Literature The Tacoma Pill Junkies Cover

Published on May 17th, 2013 | by Timothy Thomas McNeely

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Chasing The Tacoma Pill Junkies

The Tacoma Pill Junkies Cover

There is a debate carried on throughout The Tacoma Pill Junkies, the new release from Tacoma author Joshua Swainston, regarding the best drug movie, and to a lesser extent, the best drug literature. It may well be debate that decides whether or not you like this novel. The pill junkies of the book’s title argue variously for many movies, but they come down on “Fear and Loathing in Las Vegas,” “The Big Lebowski,” and “Trainspotting” as the strongest contenders. Swainston’s story draws relatively equal parts from all of them, all with an addict’s obsessive-compulsive need to keep the high going.

Reading The Tacoma Pill Junkies can be a bit like a trip, I suppose. The book has incredibly short, staccato chapters, compensating for whatever ADD or ADHD may need service in the reader; it catalogs, in great detail, the various quirks of each character, the dingiest details of its Tacoma exteriors, and of course every way in which to get high off of pills. Threaded throughout is a murder mystery that slow-burns to quite a surprise. And like any good drug movie, there is also the search for the next hit, the bigger hit, the last hit, and the consequences that go along, not least of which is more murders.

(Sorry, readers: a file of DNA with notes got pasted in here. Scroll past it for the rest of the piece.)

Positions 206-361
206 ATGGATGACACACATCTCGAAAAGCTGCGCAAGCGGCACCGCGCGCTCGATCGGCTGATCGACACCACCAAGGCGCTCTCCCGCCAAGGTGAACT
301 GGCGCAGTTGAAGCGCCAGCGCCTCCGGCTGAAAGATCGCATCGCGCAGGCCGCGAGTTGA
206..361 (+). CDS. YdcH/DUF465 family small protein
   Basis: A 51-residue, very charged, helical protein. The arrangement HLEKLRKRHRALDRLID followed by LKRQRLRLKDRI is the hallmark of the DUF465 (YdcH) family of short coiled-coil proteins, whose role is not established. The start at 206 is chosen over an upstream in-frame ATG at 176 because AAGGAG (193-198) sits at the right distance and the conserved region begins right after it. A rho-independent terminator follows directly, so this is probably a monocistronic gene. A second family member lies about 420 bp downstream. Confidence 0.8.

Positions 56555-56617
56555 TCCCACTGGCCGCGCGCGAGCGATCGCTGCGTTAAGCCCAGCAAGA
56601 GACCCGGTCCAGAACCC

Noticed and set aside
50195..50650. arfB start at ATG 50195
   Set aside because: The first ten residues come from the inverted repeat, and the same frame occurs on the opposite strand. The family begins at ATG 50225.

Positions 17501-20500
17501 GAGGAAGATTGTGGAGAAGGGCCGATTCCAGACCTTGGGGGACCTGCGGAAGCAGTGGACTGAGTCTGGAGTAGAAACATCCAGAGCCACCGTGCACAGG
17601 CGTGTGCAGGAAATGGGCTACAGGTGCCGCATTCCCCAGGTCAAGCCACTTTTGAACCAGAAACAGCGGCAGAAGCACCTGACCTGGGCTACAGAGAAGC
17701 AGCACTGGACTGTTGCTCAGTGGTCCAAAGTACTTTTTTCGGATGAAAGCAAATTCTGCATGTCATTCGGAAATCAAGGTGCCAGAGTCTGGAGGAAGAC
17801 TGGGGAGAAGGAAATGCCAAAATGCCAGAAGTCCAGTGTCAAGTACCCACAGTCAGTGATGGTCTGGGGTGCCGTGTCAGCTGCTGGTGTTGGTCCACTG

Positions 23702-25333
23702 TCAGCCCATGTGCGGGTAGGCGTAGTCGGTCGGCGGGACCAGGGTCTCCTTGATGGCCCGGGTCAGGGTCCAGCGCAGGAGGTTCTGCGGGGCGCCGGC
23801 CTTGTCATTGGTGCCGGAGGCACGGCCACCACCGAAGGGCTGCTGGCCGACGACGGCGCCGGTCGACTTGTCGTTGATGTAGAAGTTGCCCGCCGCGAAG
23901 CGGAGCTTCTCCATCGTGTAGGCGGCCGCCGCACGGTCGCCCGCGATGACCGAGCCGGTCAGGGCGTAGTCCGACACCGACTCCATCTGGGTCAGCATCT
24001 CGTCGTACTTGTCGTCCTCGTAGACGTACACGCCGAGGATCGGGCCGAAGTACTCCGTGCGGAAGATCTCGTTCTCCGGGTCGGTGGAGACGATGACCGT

The story takes place, as the title suggests, in Tacoma. Swainston lives in Tacoma when he is not on a tug in Alaska (it is interesting to note this occupation of his, not least of which because one character, Val, is engaged in building the false persona of a long-time seaman through information mostly garnered out of old novels and nautical manuals he checks out at the Tacoma Public Library).

Joshua Swainston

Author Joshua Swainston. Photo courtesy of the author.

The Tacoma element in this book cannot be played down. And sadly, it is not an encouraging portrait of our fair city. However, we are, of course, talking about junkies and their friends. It makes sense that unflattering locations would be a regular element of such a tale. It will also make you increasingly uncomfortable with public transportation and the Tacoma Mall.

The novel is an intertwining of three stories: the janitors, the single mom, and the junkies. There is overlap into all three through the character of Reno, our “choose life” junkie, the one trying, over time, to clean up his act, largely for the sake of the single mom, Courtney, and her son, Aiden. Reno also, for some reason, does crossword puzzles, which conveniently mirror and comment upon the situations occurring while he’s filling them out.

In fact, at all times, we know what everyone is reading, what websites people view, and how everyone prepares their meals, their clothes, their deals, and their drugs. This overwriting, over-describing is both endearing and annoying: endearing for the true Tacoma-phyle and/or drug paraphernalia aficionado, who wants to know precisely the decor of Magoo’s, the smell of burning foil, or the route of the 53 bus; possibly annoying for the more plot-minded casual reader. It’s hard to decide what’s superfluous and if anything is essential, and at times it weighs down the action. In this, it follows some of the style of Chuck Palahniuk or Michael Chabon, true catalogers of experience, style, and place. In that spirit, Swainston is a competent craftsman, reveling like many Tacomans in the grit of this city.